In the arrangement of FIG. 1, the laser beam 3 propagates parallel to the surface 50 and impinges a mirror surface 51 which is mounted obliquely at the angle β of, for example, 56° relative to the surface 50. The mirror 51 reflects the laser beam 3 from the surface 50 in an upward direction so that it propagates divergently and obliquely at the angle β and impinges obliquely onto a planar, light-diffracting structure 2 of the optical means 1 of the present invention. The light diffraction structure 2 is therefore disposed over the surface 50 on a carrier 4 so that the structure 2 is illuminated by the divergent beam. The light diffracting structure 2 is formed so that it directs a part of the power of the laser beam 3 in the form of a sub-beam 311 onto the spatial point 111, and to direct sub-beams 312, 313 and 314 onto respective other spatial point 112, 113 and 114. The diffractive structure 2 causes the sub-beams 311 through 314 to have the special characteristic of each being convergent and bundled, or focused, onto the respective spatial points 111 through 114. To achieve this, the diffractive structure 2 of the diffraction means 1 includes a plurality of sub-regions which are illuminated by the light ray 3 and which, independently of the other sub-regions, focuses a part of the illuminating light ray onto the corresponding one of the four other spatial points. A diffraction structure 2 for accomplishing this is illustrated in FIG. 2 which shows a diffractive structure by which a portion of the illuminating light ray 3 which falls onto a structural sub-region is reflected by the diffractive means onto a specific corresponding other spatial point. The diffractive structure 2 is made up of individual, rectangular structural sub-regions which are adjoined to one another without gaps therebetween, as can be seen in FIG. 2. The same diffractive structure 2 is shown in FIG. 2a with the addition of horizontal and vertical lines superimposed thereover to demarcate the individual structural sub-regions 21 from one another. The horizontal and vertical demarkation lines are not present in reality, but are only shown to facilitate the explanation of the present invention. It can be clearly seen that the structural sub-region 21 are of a quadrilateral shape and are adjoined to one another. Each structural sub-region 21 shown in FIG. 2a comprises a diffraction grating structure 2101 -2104. Two types of diffraction grating structures are present, namely diffraction grating structures 2101 and 2103 wherein grid lines proceed obliquely from the bottom left to the upper right, and the diffraction grating structures 2102 and 2104, wherein grid lines proceed from the upper left to the bottom right. In this sense, the diffractive structure 2 of FIG. 2 is a binary, diffractive structure. The diffraction grating structures 2101 and 2103, just like the diffraction grating structures 2102 and 2104, differ in terms of the fashioning of their grid lines. For example, it can be specifically established that the grid lines of every structural sub-region 21 having a diffraction grating structure 2101 focuses that part of the illuminating light ray 3 which impinges thereon onto the other spatial point 111 allocated thereto due to the formation of its grid lines. Every structural sub-region 21 having a diffraction grating structure 2102 focuses that part of the illuminating light ray 3 falling thereon onto the further spatial point 112 allocated thereto due to the structure of its grid lines. Likewise, every structural sub-region 21 having a diffraction grating structure 2103 focuses that part of the illuminating light ray 3 falling thereon onto the further spatial point 113 allocated thereto due to the formation of its grid lines, and every structural sub-region 21 having a diffraction grating structure 2104 focuses that part of the illuminating light ray 3 falling thereon onto the further spatial point 114 allocated thereto due to the formation of its grid lines.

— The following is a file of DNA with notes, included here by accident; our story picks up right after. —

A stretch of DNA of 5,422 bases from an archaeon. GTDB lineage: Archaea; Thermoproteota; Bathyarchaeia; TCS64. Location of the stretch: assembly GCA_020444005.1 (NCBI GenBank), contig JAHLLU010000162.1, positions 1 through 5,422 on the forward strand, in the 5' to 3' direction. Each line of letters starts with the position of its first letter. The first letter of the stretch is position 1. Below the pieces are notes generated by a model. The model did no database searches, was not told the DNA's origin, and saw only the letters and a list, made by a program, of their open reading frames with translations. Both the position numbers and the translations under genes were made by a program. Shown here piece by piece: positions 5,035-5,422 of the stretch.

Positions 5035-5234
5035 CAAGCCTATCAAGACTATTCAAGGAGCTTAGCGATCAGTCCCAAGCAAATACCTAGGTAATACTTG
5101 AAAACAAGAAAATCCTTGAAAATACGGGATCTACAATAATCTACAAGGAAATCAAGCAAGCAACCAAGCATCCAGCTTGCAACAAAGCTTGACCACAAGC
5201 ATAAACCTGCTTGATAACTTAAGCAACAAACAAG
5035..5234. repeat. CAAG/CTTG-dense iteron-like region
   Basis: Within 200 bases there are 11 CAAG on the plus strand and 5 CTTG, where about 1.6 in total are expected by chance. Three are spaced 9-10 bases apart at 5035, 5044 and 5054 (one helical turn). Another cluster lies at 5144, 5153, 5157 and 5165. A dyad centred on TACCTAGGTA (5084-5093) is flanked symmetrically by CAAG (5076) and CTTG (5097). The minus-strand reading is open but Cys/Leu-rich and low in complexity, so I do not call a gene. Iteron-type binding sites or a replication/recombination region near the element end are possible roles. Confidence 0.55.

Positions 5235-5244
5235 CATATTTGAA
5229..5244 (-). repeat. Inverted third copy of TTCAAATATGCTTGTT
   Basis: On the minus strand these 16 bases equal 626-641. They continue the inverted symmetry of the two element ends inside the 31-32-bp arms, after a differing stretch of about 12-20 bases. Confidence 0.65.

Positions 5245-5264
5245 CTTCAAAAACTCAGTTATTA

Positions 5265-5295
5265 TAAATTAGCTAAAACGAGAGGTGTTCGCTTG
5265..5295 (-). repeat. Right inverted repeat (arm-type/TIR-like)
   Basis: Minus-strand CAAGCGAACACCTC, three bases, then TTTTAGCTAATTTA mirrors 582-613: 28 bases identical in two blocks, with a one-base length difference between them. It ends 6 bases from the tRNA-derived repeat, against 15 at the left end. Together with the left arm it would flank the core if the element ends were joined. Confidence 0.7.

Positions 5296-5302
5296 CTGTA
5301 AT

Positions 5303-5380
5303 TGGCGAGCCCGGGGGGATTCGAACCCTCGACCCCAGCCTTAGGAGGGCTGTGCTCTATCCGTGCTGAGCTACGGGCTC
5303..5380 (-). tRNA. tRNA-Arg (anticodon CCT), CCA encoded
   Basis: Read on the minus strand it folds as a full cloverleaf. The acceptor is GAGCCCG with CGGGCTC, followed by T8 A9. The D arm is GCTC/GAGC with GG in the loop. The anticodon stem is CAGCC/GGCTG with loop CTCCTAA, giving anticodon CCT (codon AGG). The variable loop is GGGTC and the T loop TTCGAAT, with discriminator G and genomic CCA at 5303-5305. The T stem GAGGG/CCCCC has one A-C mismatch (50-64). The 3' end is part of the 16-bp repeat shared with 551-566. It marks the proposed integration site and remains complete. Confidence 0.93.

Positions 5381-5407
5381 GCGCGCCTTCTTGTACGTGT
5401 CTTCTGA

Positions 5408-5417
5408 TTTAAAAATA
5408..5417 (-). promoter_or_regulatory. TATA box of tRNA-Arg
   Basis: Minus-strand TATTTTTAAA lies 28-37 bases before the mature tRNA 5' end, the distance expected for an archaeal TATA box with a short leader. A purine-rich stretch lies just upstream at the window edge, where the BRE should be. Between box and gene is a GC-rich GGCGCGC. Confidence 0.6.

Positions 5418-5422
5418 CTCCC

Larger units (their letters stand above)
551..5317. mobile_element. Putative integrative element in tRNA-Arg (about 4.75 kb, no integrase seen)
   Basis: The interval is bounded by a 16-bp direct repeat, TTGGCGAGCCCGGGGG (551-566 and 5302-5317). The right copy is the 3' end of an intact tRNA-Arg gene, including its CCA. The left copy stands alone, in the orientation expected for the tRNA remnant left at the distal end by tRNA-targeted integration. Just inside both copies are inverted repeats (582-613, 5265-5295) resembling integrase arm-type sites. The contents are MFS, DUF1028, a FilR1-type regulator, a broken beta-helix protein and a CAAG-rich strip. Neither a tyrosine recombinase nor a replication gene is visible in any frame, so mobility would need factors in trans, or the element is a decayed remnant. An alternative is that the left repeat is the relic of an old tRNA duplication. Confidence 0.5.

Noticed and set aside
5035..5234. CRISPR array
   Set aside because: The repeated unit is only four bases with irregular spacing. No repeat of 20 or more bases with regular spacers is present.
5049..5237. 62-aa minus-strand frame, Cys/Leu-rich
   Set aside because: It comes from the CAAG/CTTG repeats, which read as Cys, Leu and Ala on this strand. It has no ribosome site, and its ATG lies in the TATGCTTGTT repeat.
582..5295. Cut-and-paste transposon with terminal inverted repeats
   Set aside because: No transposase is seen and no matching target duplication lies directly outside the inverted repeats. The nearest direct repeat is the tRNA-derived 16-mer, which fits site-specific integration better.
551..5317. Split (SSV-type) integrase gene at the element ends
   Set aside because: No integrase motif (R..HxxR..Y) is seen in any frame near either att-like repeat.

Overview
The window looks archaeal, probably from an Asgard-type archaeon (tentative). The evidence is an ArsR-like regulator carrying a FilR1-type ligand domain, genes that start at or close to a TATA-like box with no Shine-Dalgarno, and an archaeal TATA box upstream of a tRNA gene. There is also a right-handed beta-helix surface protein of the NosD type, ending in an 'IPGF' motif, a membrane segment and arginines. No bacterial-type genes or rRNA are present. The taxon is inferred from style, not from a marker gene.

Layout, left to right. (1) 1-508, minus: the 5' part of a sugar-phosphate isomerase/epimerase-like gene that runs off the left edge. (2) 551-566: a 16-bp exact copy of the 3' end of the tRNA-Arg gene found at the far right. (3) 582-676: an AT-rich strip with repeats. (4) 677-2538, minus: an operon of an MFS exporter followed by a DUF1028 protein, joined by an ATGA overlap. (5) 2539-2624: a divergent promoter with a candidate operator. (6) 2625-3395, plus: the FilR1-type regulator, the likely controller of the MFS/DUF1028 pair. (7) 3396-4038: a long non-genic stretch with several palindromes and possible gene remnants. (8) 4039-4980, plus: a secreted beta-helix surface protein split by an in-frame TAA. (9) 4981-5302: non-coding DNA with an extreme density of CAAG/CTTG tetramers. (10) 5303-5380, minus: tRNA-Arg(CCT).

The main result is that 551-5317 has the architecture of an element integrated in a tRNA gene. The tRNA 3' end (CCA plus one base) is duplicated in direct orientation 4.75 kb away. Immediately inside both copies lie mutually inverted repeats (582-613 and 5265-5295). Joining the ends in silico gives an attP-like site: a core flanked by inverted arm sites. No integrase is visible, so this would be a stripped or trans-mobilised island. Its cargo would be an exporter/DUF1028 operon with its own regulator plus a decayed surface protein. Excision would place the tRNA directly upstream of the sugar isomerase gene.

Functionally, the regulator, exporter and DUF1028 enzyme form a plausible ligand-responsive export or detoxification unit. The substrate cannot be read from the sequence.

Moreover, a respective group composed of a plurality of structural sub-regions 21 having a diffraction grating structure 2101, or 2102, or 2103, or 2104 is allocated to every other spatial point 111, or 112, or 113, or 114, respectively. These structural sub-regions 21 focus a portion of that part of the illuminating light ray 3 falling thereon onto the respective other spatial point 111, 112, 113 or 114.